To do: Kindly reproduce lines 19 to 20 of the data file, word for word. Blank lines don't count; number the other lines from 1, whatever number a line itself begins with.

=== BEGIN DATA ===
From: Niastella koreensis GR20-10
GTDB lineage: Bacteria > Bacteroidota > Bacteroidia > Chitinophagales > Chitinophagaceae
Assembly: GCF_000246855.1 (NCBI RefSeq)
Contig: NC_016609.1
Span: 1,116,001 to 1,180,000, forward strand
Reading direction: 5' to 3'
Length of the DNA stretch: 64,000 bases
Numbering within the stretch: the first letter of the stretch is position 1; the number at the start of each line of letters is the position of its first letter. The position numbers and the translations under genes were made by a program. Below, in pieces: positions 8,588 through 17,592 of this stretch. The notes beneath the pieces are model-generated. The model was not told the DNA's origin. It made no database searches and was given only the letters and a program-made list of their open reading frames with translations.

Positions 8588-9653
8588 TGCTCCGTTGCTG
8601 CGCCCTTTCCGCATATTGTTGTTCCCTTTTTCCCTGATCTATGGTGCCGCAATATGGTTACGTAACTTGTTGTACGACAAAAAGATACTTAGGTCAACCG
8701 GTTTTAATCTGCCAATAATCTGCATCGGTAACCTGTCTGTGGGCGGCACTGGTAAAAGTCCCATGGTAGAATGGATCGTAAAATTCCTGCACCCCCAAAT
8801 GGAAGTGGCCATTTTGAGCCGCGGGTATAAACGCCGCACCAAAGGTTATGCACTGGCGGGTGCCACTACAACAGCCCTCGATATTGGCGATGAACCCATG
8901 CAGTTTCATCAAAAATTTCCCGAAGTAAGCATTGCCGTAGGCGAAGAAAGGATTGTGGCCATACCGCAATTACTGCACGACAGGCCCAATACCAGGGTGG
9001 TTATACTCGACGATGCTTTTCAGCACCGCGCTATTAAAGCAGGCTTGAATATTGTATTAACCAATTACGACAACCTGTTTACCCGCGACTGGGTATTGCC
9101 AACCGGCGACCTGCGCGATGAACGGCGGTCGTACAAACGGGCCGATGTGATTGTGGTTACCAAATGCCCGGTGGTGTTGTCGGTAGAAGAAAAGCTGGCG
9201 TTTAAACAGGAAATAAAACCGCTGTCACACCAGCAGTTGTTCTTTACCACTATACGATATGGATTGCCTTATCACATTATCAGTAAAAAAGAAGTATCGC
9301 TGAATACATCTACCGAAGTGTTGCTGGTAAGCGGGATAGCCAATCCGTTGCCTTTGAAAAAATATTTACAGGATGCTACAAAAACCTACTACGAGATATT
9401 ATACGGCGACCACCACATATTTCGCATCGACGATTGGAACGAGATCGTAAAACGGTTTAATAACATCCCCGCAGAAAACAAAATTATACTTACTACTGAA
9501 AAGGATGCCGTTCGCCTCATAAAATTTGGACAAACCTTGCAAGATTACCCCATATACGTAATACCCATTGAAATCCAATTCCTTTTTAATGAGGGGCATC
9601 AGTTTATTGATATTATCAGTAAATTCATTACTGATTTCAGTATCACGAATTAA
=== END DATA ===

9401 ATACGGCGACCACCACATATTTCGCATCGACGATTGGAACGAGATCGTAAAACGGTTTAATAACATCCCCGCAGAAAACAAAATTATACTTACTACTGAA
9501 AAGGATGCCGTTCGCCTCATAAAATTTGGACAAACCTTGCAAGATTACCCCATATACGTAATACCCATTGAAATCCAATTCCTTTTTAATGAGGGGCATC